His work in animation must have begun early in his life as he had an animation studio by the age of 22. At the age of 35 he was screening in cinemas and posing a threat to the Nazi's concept of pure art. His work shows his familiarity to experimental animator Walter Ruttmann, who preceeded him in his abstract shapes and dancing geometric forms. Ruttmann, however, was ready and willing to transform his work to promote the Nazi ideology. He became the assistant to the director Leni Riefenstahl in the propagandistic film "The Triumph of the Will" (1935). Fischinger's expressions of life through the relationship of music and colorful shapes became unacceptable under that regime, and so, Fischinger eventually moved to America and built a work relationship with Paramount Pictures and Disney. He also released his film "An Optical Poem" through MGM. Despite the rather unfair agreements he had with the American studios (The contract that Fischinger signed with MGM called for him to deliver a completed negative, and he was to bear all of the production costs out of his agreed upon fee, which was only $11,000.) he still remained in America until his death in 1967.


Multiplane Camera: Tips and Techniques-Bryan DiBlasi

This truly is an incredible machine. Not to mention, a truly incredible machine for its time as well. Watching this, kind of makes you have mixed feelings about the innovations in both animation and film today. On one hand (in the digital age) its great that we are able to accomplish so much, and things (via digital) are much easier and even more readily available for both professional and amateur animators and filmmakers alike. On the other hand, you lose the true “art” in it all. The time and minds it must have taken to accomplish each great step in the medium is staggering to me. However, with each passing year when multiplane cameras, and optical printers, etc… all fall out of favor and are updated, these innovators now seem to have more in common with magicians than animators and filmmakers.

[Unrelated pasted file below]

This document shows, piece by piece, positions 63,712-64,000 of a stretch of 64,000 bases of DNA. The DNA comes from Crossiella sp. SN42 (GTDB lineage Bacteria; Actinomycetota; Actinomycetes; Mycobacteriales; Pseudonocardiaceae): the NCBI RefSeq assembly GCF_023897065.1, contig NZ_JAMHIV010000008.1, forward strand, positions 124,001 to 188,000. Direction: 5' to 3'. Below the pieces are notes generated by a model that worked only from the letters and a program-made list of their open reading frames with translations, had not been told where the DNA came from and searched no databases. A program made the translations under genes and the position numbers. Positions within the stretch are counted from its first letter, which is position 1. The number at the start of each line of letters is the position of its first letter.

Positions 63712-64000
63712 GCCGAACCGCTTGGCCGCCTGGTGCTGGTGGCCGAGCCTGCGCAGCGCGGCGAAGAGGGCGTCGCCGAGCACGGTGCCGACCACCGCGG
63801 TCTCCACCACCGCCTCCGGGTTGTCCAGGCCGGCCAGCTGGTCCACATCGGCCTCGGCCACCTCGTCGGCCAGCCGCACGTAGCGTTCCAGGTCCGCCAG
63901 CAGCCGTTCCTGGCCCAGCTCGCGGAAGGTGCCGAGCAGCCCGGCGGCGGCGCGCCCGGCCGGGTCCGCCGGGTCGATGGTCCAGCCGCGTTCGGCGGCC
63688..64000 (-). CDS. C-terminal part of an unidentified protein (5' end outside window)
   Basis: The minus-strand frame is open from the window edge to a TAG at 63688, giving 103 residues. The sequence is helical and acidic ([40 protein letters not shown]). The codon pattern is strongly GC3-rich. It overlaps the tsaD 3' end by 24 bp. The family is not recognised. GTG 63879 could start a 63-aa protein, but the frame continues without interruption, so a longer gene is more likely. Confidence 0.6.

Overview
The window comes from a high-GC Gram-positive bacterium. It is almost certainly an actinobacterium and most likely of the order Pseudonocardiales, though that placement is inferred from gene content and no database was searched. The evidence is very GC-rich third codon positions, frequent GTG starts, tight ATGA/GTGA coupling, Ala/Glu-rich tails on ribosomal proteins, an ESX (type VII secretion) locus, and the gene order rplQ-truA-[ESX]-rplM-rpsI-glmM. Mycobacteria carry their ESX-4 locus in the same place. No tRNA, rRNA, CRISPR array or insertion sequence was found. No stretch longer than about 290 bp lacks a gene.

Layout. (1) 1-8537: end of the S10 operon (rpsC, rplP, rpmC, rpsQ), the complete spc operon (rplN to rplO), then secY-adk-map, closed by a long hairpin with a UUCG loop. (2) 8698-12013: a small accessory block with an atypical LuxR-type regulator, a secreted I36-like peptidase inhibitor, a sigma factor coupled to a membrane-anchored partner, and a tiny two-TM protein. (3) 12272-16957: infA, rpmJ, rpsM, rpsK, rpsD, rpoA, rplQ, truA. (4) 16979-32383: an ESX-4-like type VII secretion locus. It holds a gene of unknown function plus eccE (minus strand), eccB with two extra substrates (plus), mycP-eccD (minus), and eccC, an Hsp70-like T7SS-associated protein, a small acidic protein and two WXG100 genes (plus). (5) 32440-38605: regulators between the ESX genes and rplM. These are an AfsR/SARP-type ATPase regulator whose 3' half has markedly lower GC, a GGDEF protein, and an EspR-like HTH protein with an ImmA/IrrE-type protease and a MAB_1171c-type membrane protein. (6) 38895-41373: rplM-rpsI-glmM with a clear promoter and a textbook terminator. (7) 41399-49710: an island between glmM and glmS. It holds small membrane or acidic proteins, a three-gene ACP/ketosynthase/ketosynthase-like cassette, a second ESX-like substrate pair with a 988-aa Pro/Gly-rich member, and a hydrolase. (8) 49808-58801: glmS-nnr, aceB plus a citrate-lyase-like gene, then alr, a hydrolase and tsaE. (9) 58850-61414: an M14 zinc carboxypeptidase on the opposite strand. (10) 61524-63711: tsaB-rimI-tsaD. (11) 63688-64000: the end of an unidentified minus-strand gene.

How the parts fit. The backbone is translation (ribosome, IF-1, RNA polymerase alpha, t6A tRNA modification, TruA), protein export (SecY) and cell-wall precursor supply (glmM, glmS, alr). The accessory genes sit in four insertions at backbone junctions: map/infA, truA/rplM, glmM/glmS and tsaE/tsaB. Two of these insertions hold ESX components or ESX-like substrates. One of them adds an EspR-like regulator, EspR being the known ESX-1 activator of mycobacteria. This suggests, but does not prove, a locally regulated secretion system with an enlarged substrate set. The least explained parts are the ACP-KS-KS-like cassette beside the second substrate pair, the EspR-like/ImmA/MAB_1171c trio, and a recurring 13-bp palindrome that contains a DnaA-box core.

Jumping-Bryan DiBlasi

Although we didn’t get to it in class, I really enjoyed the film “Jumping”. This was the first Osamu Tezuka film I’d seen (aside from the “Astro Boy” stuff), and my favorite of his thus far. I just thought that the idea behind the story and the way he executed it was a very unique one. After I saw this, I looked up his film “Metropolis”, which I also enjoyed. I had read that he got the idea for the film from looking at a movie poster of Fritz Langs “Metropolis”(1927). This was what had attracted me to the film in the first place; me being a big fan of the German Expressionist Movement. Although, Osamu Tezuka claims to have never have seen the film himself; only the poster.

Song of the South-Bryan DiBlasi

This film might be the most offensive out of all the “War, Propaganda & Picturing the Other” list of films that we watched in class. Right off the bat, with the old black man teaching all the white kids about the stories of the south “in his old-timey way”. It’s blatantly racist, and would never have been made today. It reminded me of something I read recently about some Hindus accusing Nina Paleys film “Sita Sings the Blues” of being blatantly offensive towards Hindus; saying that “Any white person doing a project like this is by definition racist”. Although, I suppose that from a strict Hindu extremists point of view, I can see what there’re saying, their argument doesn’t hold up much water against what “Song of the South” did.

Popeye the Sailor Meets Sinbad the Sailor-Bryan DiBlasi

I remember seeing this on television when I was younger. It screened with “Popeye the Sailor Meets Ali Baba’s Forty Thieves” and “Aladdin and his Wonderful Lamp”. At the time I didn’t know they were all part of the 3 “Popeye Color Features” for Fleischer Studios. I liked them when I saw them then, and I still do today. Maybe it’s just simple nostalgia but I just really like it. And it was the first color Popeye, which is cool. Plus, I read an interview with the comedian Sinbad recently, and he said he choose his name because of this cartoon he saw as a child. So, that’s cool too…I guess…

The Adventures of Prince Achmed-Bryan DiBlasi